I’ve started to hear more and more about Open Stack. It was originally developed by Rackspace and then pushed into a standard at Openstack.org. From CRN we see that IBM is launching into support for OpenStack
IBM (NYSE:IBM) embraces OpenStack, the open-source standard used for building cloud-computing stacks, but believes a key piece of its cloud strategy is offering products and services on top of the platform.
“We believe open standards are critical for the industry, and we have a lot of synchronization with OpenStack,” Lauren C. States, vice president and CTO for cloud computing and growth initiatives for IBM Corporate Strategy, said Wednesday at the Cloud Leadership Forum in Santa Clara, Calif. “We want to capture the higher-value services that sit on top of the stack.”
States said IBM will be offering OpenStack-based cloud solutions in the near future. “We are working on integrating the OpenStack into our stack,” she said. “Stay tuned.”
See the CRN article for more.
So What Is Open Stack
So if you’re like me, this question pops up and I don’t necessarily see any one place that does a great job of explaining it. Here’s my take on it. Basically, it’s like what you see at Amazon EC2 where Open Stack provides a platform for computing (running code), storage, and networking. For each of those, they provide a whole host of services to manage a project based on Open Stack. For example, from the Open Stack Compute page at openstack.org you see the following list that I shortened:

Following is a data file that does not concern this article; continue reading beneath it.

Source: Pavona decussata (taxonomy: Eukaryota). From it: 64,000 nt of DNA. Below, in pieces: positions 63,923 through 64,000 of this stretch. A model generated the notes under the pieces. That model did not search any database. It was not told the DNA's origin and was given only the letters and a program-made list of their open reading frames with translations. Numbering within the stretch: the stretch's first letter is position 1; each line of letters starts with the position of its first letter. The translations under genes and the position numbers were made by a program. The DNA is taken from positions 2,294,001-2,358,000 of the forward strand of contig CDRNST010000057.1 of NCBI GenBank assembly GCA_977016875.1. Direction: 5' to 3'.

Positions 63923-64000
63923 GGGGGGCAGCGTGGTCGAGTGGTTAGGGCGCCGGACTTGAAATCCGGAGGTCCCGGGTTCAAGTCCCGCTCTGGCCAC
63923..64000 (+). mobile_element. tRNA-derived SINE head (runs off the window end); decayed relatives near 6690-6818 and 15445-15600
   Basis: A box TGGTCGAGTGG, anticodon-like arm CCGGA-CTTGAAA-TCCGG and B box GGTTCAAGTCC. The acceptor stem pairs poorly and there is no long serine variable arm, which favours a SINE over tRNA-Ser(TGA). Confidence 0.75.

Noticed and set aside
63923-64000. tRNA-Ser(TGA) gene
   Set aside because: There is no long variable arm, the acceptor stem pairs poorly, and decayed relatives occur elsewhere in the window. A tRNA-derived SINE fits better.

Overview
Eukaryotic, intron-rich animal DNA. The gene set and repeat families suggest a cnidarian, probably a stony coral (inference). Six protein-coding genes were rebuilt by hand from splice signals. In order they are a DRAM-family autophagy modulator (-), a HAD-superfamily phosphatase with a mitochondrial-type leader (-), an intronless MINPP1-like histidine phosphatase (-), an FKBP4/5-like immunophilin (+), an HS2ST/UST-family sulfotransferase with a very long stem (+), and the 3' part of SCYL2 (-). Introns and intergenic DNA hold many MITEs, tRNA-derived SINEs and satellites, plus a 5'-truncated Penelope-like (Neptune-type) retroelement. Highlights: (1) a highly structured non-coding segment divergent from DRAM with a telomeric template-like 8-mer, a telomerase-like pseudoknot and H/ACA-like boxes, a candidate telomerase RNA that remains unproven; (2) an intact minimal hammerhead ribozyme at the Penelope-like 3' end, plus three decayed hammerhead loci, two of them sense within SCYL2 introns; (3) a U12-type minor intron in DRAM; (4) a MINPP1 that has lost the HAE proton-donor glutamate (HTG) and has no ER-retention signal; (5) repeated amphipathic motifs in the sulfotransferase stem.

If you go to each of the other pages, you see similar information and even additional services like image and identity services. In short, it’s a great place to start creating software in the cloud. The cloud itself provides all the key services for your platform and you don’t need to worry about anything beyond coding what you need.
Why Open Stack When I have Amazon EC2 and Force.com?
There are a large number of similarities here. Both provide a similar set of services although Amazon and Force have had more time to mature their IaaS offerings. The key here is that it’s open source. It gives a wide range of committed people and companies the power to see what needs to be improved and create those improvements. In many ways you can think of it as Linux for the cloud. With IBM behind it, I see a bright future here.
Personally, I’m intrigued by IBM’s Lauren States comment, “We are working on integrating the OpenStack into our stack,” IBM has a lot of software out there. I work with the portal and social tools all of which could be candidates to move into a true cloud configuration. I’d love to see something like that where you do more than just get an image running. What if you could just start up your code and call your services like identity management, storage, etc.? that would be great.
So what’s your take on this? What have I missed here? comment on it if you have insights I obviously missed.